I booked this facial looking for sharper cheekbones, that elusive skin glow and maybe a snooze – if I was lucky. But what I got was way more beneficial than those three things combined.
I’ll be honest: needle-based beauty treatments have never appealed to me.
I’ve never had microneedling, even though I’ve seen first hand the way it can make skin glow. I’ve never had hyaluronic acid injections although I’m well aware of their ability to make skin plump and juicy. And as for PRP, no thank you. Pierce my skin to insert a new Lark & Berry earring any day, but puncture my complexion in the name of better skincare absorption? It’s just never appealed to me.
But there’s one beauty bandwagon that even I - a staunch needle-averter - couldn’t help but jump on: the acupuncture facial. And specifically, the one by cosmetic acupuncturist Sarah Bradden. Having already archived selfies of three fellow beauty editors lying on Bradden’s treatment bed looking like a pincushion above long captions about the magic of the treatment, I knew I needed to book in.
What is cosmetic acupuncture?
Cosmetic acupuncture is where a trained therapist inserts tiny needles into certain areas of the face and body. While its roots lie in Chinese medicine, a therapy to alleviate stress and pain, it’s also widely used to give skin a renewed bounce and brightness.
“Cosmetic acupuncture relaxes facial tissue, defines, sculpts and encourages renewed circulation,” Bradden tells me. “The treatment focuses on rejuvenating, re-energising and addressing all signs of skin concerns by stimulating, repairing and renewing skin mechanisms from within the dermis, resulting in a more noticeably invigorated and youthful skin.” Impressively, the technique can treat all skin concerns including acne, dermatitis, scars and ageing.
And it’s on these benefits that most cosmetic acupuncture facials tend to focus, whereas Bradden prefers to treat both the mind and skin through an all round more holistic approach.
What happens in an acupuncture facial?
“Stick your tongue out,” was the first instruction I received upon entering Bradden’s treatment room in London’s Harvey Nichols. Unusual, but I went with it. “The tongue gives me a greater understanding of my clients overall health,” she explains. “I look at the colour, shape, texture , movement, grooves - this tells me so much about what is going on in the system.”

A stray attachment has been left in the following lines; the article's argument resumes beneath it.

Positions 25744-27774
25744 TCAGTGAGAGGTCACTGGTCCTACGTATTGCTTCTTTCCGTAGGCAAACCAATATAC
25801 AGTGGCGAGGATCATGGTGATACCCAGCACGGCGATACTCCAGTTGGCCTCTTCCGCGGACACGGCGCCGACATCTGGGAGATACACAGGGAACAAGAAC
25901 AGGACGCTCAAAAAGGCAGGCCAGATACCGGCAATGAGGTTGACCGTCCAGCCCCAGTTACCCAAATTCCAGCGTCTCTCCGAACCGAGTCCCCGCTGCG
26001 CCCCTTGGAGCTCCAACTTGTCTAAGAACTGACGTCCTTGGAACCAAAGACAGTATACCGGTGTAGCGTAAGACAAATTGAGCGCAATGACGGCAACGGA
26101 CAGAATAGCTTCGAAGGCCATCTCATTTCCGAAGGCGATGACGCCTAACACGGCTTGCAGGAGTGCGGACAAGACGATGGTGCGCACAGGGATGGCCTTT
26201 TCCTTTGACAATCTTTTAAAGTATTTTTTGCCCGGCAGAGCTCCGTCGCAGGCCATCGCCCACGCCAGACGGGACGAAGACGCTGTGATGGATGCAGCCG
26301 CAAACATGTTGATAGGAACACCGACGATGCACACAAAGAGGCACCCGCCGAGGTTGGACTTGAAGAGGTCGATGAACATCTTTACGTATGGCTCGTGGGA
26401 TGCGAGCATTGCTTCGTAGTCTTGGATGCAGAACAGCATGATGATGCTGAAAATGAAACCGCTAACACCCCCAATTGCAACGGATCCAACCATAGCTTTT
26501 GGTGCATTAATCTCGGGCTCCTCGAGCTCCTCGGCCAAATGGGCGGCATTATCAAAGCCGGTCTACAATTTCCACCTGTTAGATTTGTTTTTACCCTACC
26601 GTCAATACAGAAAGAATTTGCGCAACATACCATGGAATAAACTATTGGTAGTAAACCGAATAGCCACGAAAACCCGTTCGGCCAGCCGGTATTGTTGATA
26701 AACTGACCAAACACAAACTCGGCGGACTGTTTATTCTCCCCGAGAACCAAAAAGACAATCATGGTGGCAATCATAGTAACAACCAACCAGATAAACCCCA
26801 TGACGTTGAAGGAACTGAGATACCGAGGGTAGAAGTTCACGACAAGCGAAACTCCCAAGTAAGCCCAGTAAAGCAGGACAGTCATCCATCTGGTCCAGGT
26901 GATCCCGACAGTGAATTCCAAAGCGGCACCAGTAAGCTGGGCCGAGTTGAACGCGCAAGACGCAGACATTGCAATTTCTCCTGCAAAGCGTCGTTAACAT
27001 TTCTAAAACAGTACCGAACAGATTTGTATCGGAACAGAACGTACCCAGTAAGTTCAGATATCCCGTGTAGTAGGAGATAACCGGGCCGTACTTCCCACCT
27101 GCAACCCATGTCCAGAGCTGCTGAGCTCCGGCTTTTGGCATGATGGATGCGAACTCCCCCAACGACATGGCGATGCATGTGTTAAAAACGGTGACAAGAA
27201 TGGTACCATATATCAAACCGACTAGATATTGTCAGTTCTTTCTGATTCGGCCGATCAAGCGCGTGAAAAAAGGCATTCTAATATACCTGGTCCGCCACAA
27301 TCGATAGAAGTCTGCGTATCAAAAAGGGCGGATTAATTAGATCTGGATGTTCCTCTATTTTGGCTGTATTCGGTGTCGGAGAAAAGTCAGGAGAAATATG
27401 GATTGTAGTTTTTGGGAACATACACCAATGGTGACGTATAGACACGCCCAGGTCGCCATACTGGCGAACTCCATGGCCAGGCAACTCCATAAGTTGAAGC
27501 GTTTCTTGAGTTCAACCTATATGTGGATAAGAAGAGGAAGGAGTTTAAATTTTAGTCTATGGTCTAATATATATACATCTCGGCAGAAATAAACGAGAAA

Next, Bradden asked me all about how my body feels on the daily. Do I feel sluggish? Yes. Tired? All the damn time? We spoke about my digestion (perfect, touch wood) and menstrual cycle (regular, if not brutally painful). And finally, she asked me about mood swings of which I am abundantly ‘blessed’.
The verdict? I was running on empty. Deficient in all manner of vitamins (I have the blood tests to prove that) with zero energy. Add to that that my grandfather had passed away three days prior, and it’s safe to say, I was a wreck.
I climbed onto the bed, fully dressed, before Bradden lifted my top and lay a LED pad over my bare stomach - “It’s fantastic for the organs and gut health. The lights oxygenate the blood and cells and help accelerate the healing process and reduce inflammation,” she told me. It felt much like a hot water bottle.
Then came the needles. Bradden placed a few in my ears, a few on my feet, and around 25 on my face.
“Specific points on the body correlate with certain organs, as well as the nervous system,” she explains. “By stimulating these points, the brain is calmed. The acupuncture needles help release feel-good hormones like dopamine and serotonin so when our system is flooded with those hormones, we are reminded of how we should be feeling: brighter, lighter and calmer.”
They were a little uncomfortable when they first went in, but once there, I felt nothing. Well, apart from one.
There was one needle placed into the right side of my forehead that felt like she had jabbed a biro into my skin. And the pain didn’t subside like it did for the others. It throbbed and throbbed and throbbed. I even considered asking her to take it out, but I persisted through the pain.
Next, she hooked me up to an oxygen machine and after around 10 minutes of reflexology on the feet and a similar LED panel over the face for brightening, Bradden pulled out all the needles. The spot on my forehead continued to throb, so I had to tell her. And this is where things got really strange.
She told me that that very spot of the forehead is connected to the gallbladder – which, in Chinese Medicine terms, is the organ through which we process grief. I see you raising that skeptical eyebrow, but considering the traumatic weekend I had had prior, it all made too much sense to doubt. It was as though the throbbing sensation was the needle piercing the grief I was feeling, and letting all the air out of it.
Visually, my eyebrows appeared to have risen a few millimetres and my jawline definitely looked more defined. As for the complexion, I swear, I was glowing. And I continued to glow for days afterwards. But more than that, I felt a weird sense of relief, as though the pain I’d been feeling was slowly unfurling. And while I’ll take a newfound sheen any day of the week, that was one benefit I genuinely just didn’t see coming.
How to book
Sarah Bradden’s Signature Acupuncture Facial Treatment costs £300 for 90 mins, available with the new services space at Harvey Nichols, Knightsbridge. To book, call: 0207 259 4410.
Images: Courtesy of Sarah Bradden at Harvey Nichols / Shannon Peter.